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Best picture of 2021: I grew up in a Catholic commune. Here’s What I Know About America’s Religious Beliefs

The only time I saw Brother Sam in person, he was marching like a soldier as he preached, with sweat dripping from his temples and his Bible a heavy brick in his right hand. his.

It was 1978, I was five years old, and my family went to Lubbock, Texas, to attend the Body Conference, which we call the semi-annual gathering of hundreds, sometimes thousands, of members. members of the Body, or Body of the Lord, a vast network of charismatic communities made up almost exclusively of Brother Sam.

My family lives on a Body Farm, mostly off-grid outpost on the north shore of Lake Superior, where I grew up singing, clapping, shouting, and dancing in the aisles of the Tabernacle like King David. In our internal community, Practice led by the Holy Ghost such as speaking in tongues, visions, prophecy, laying on of hands and faith healing, calling the altar, mass conversions, baptisms in rivers, and even deliverance of demons are as common as eating or sleeping, or for us children, playing with smooth stones in the icy water at the edges of the woods. Back then, if you ask me if the church scares me, I would be confused by the question, and I said no. Come to think of it, I was scared all the time.

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If this is a live chat, you can stop me here, as many have done. “So you grew up in a cult“you can talk,” you might say, hopefully opening any conversation with a warning that my religious experience must be the only puzzling, aberration of the Church. orthodox, sane catholicism of the United States. After all, unlike The Body, most denominations and church networks do not require parishioners to sell their possessions and a half-tenth, or even all of their savings. simple food, no TV, no holidays, no toys. Perhaps most importantly, most people in 2021 don’t believe in psychic warfare reminiscent of the Dark Ages; they are not warned by spiritual leaders that they are being oppressed by the devil and the Devil at every turn. If you are a Christian, you may want to put as much distance as possible between The Body and whatever church you belong to. If not, you need to be assured that my experiences with religion have been extraordinary – memoirs are made of.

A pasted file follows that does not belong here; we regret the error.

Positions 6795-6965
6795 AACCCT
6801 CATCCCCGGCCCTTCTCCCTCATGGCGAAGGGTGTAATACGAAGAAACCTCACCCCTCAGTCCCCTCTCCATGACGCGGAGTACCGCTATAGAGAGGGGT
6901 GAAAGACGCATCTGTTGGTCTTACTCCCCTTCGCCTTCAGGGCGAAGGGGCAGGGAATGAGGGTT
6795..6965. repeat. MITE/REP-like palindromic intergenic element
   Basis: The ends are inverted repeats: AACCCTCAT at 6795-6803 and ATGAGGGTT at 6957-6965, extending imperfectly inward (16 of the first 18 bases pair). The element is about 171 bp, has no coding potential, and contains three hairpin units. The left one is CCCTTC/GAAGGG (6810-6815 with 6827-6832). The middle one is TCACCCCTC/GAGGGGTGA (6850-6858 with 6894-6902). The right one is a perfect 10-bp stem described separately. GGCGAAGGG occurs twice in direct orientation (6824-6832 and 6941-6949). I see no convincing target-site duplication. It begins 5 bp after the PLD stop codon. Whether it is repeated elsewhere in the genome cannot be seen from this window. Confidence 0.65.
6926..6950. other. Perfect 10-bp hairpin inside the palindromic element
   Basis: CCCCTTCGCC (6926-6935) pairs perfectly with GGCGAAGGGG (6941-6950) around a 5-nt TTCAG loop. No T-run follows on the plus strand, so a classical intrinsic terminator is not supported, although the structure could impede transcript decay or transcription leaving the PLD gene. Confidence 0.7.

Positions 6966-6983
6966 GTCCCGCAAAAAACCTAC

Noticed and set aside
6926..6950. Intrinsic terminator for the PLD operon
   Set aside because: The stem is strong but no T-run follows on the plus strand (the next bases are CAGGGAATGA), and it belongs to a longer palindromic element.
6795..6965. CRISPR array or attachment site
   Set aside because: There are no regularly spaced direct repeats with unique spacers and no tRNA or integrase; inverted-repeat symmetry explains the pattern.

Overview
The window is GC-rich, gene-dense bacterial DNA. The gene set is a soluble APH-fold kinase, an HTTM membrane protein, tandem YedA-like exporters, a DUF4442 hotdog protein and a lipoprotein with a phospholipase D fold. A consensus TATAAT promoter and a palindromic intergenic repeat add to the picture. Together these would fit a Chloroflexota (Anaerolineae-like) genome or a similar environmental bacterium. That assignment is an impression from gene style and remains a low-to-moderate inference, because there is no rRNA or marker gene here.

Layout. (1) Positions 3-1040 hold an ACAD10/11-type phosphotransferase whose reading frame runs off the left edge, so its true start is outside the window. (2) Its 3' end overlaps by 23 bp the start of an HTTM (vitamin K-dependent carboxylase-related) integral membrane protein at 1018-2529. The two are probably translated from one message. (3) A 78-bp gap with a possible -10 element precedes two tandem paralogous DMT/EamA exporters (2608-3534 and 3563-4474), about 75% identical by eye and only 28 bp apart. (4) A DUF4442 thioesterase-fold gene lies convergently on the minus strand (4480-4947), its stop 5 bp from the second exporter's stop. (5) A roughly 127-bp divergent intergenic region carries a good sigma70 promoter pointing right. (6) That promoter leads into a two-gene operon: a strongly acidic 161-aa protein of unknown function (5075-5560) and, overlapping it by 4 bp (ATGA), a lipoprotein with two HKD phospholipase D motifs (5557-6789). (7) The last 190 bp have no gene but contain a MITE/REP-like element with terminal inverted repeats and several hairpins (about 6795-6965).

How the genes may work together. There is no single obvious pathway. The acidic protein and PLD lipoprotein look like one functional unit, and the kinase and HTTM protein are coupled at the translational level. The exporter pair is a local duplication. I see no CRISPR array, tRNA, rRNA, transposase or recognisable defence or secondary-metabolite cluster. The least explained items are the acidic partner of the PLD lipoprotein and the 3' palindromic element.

But, just a few years ago, Franklin Graham, son of “America’s Pastor”, Billy Graham, declared any criticism of former president Donald Trump the work of the devil. The following year, one of the president’s closest evangelical advisers, Paula White, openly commanded “all satanic pregnancies are miscarried.” Opinion polls in recent decades show that about half of all Americans continue to believe that ghosts and demons are very real, and although some recent numbers suggest that number may be lower among Democrats, the percentage of Americans who believe in the devil has increased from 55 percent in 1990 to 70 percent in 2007 – As of 2018, even Catholic exorcisms seem to be on the rise. About half of all Americans believe that the Bible will influence US law, and 68 percent of white Protestant Protestants believe the Bible should take precedence over the will of the people. In other words, if you find yourself talking to an American Christian, chances are they have been raised in fear of doing the wrong thing, choosing the wrong side, and believing that doing so could have consequences. nightmares in this life and the next. . Chances are the fear is so ingrained that it is no longer considered a fear. Fear is simply the lens through which they see the world.

I had a friend from college who liked to call me Jonestown after she heard my story. But she grew up in Kentucky like I did after my family moved out of cohabitation, and the longer I’ve known her, the more I understand that her childhood preachers are virtually interchangeable. with Brother Sam, that’s the only difference between her. church and mine is devotion, degree of commitment to doctrine. In my church, we were instructed to live our beliefs one step at a time, then another, then another, but they were all similar to the beliefs my friend had. Long after my family “left” The Body, whether we held a home church, attended Body Conferences, or attended regular Mass in Pentecost, Baptist, and Methodist churches, I was 19. age and was in college before meeting a doctrinal challenger. I grew up and since then have had similar experiences in urban Virginia, rural New Hampshire, and upstate Indiana where I live. The categorization of American Christians into the imaginary realm of believers and non-believers, of dangerous, extravagant, irregular churches and a secure, fundamentalist religious majority is a terrible mistake and as dangerous as extremism itself.

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In fact, religious extremism already if not the afterward One national standard throughout my life. In my experience, you only need to stress most Christians for a few minutes before you encounter many “strange and sinister” beliefs that are said to be indicative of religions. This is why getting rid of religious extremism in America is so difficult, and often takes a lifetime – like trying to stay sober in a brewery, I imagine. If more than three-quarters of all American evangelicals believe that we are living in the End Times described in the Bible, it is not only likely but also inevitable that some that believer will act and remove themselves and their families from the corrupt, material, Babylonian World. Likewise, if the Bible was written by the finger of God, as I have been taught, then question it – question anything about the church and its leaders, in fact. church religion, from the authenticity of the teachings taught by people like Brother Sam to the sincerity of what is true. -clean politicians are being praised on the podium, can make a believer vulnerable to invisible “powers and principles” that surround us like vultures, eager for the our destruction.